Balance Sheet

January 14, 2012
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Balance sheet reports the financial position of a firm as of a specific date. That is it reveals the firm’s assets, liabilities and shareholder’s equity position.

Some key points to note in a Balance Sheet:

  • Balance Sheet gives bird eye view of a firm’s financial position.
  • Balance Sheet is drawn for a specific date.
  • Balance Sheet is like a bucket! Firm’s assets, liabilities (Borrowed Funds) and owner’s contributions (Equity) appear on it.

balance sheet

Continuing with our example of chocolate business:

So your chocolate business that you have started uses raw materials to manufacture chocolates (such as sugar, cocoa, dry fruits, milk powder, etc.), this raw material may not be fully used to the extent you have purchased in the production process – the unused material becomes work-in-progress inventory for this period and will be used in next period.

Suppose you have produced 10000 units of chocolates (yumm!) but are able to sell only 8000 units, the remaining 2000 units becomes the finished inventory. Don’t eat up all your finished inventory!!

It is very obvious that to increase your market share and to become a known brand you will work hard to push your product and for that you may need to sell products on credit (at least initially). This credit sale to your distributors is called account receivables because you have to receive money in future.

In the business you may meet contingencies so you maintain cash. Even cash is generated in the course of business. How it is generated we will seen in the next article on Cash Flow Statement!

Because inventories, account receivables can be quickly converted into cash and cash in itself is a liquid asset, they all come under the current assets in the balance sheet.

The plant and equipment you are using to produce chocolates are your fixed assets i.e. non-current assets.

The current and non-current assets are the left hand side of your organization’s balance sheet.

There is a possibility that you may purchase some of the raw-materials needed to produce chocolates on credit from your suppliers, even there may be a possibility that you may not fully pay to your workers in a period due to some constraints – all these transactions will become your current liabilities.

Talking about the capital structure if you have borrowed funds to start your business, it will come under non-current liabilities as debt. And the fund you have contributed in your business is the equity and in the period if your business has made any profit which has not been distributed as dividends to owners; it will be added to equity as retained earnings.

The liabilities and equity are the right hand side of the balance sheet.

Remember, the left and right side of the balance sheet should always be equal.

You can draw the real Balance Sheet by downloading the attached excel sheet.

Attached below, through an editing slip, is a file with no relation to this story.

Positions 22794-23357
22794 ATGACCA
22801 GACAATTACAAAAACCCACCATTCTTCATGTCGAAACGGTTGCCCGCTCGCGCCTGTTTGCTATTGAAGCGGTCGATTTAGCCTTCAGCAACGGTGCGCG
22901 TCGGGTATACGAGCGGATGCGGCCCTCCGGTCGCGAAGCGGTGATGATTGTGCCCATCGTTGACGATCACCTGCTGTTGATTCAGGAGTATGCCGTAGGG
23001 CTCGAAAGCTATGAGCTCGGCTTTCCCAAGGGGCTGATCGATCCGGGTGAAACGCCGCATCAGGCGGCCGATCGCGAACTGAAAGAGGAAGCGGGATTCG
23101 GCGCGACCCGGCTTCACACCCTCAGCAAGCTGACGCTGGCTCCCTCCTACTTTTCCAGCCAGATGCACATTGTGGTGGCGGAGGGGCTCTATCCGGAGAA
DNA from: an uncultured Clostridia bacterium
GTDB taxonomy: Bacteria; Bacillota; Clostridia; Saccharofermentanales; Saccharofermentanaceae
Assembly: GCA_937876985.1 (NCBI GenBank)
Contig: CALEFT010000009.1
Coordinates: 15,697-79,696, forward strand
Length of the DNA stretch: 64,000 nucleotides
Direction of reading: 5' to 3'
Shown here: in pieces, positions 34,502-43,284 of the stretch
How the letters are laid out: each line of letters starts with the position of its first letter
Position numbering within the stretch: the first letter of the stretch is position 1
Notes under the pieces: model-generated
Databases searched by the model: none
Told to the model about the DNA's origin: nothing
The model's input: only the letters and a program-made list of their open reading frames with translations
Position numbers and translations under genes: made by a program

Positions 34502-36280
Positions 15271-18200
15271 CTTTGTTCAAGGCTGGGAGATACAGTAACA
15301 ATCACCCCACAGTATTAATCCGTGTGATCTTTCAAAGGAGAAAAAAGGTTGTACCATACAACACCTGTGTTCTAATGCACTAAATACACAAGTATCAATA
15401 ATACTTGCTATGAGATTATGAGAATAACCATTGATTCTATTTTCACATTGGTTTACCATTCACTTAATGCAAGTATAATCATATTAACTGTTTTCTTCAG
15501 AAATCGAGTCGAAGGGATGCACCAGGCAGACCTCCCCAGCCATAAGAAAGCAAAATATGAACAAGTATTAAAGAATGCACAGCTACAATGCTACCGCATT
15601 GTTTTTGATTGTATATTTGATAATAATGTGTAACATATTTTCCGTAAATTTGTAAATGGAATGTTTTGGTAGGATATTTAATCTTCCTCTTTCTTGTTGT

Procedure for preparing the Balance sheet

Step 1: Get the cash balance information from the Cash Flow Statement (CF) and add to the balance sheet

cash balance

Step 2: Sum cash balance and other given current assets together

current assets

Step 3: Get the Gross Plant & Equipment information from the Asset & Depreciation Schedule and add to the balance sheet.

non-current assets

Step 4: Get Accumulated Depreciation information from the Asset & Depreciation Schedule and add to the balance sheet.

Accumulated Depreciation = sum of depreciation’s on an asset till date.

asset depreciation

Step 5: Calculate the Net Plant & Equipment

plant and equipment

*Negative numbers are in bracket

Step 6: Add all non-current assets together

fixed assets

Step 7: Calculate the Total Assets

Total Assets = Current Assets + Non-current Assets

total current assets

total non-current assets

total assets

Calculation of left hand side of the above mentioned equation is finished, now let start the equation’s right side calculation.

Step 8: Sum all the given current liabilities together

current liabilities

Step 9: Sum all the given non-current liabilities together

non-current liabilities

Step 10: Calculate the Total Liabilities

Total Liabilities = Current Liabilities + Non-current Liabilities

total current liabilities

total non-current liabities

total liabilities

Step 11: Calculate the retained earnings

Closing Retained Earning = Beginning Retained Earnings + Net Income – Dividends paid

retained earnings

Step 12: Link the retained earnings to the balance sheet

retained earnings

Step 13: Calculate the Total Equity

total equity

Step 14: Calculate the Total Liabilities & Equities

total liabilities

total equity

total liabilites and shareholders equity

Balance Sheet Templates to download

I have created a Balance Sheet format for you, where the subheadings are given and you have to link the model to get the numbers! You can download the same from here. You can go through the case and fill in the yellow boxes. I also recommend that you try to create this structure on your own (so that you get a hang of what information is to be recorded).

Also you can download this filled template and check, if the information you recorded, matches mine or not!


About the Author

Pankaj Baheti is a CFA Level III Candidate currently working with Pristine. Prior to Pristine, he was working with Achi Group. He has done his Post Graduate Diploma in Management and loves trekking in the hills of Arunachal.


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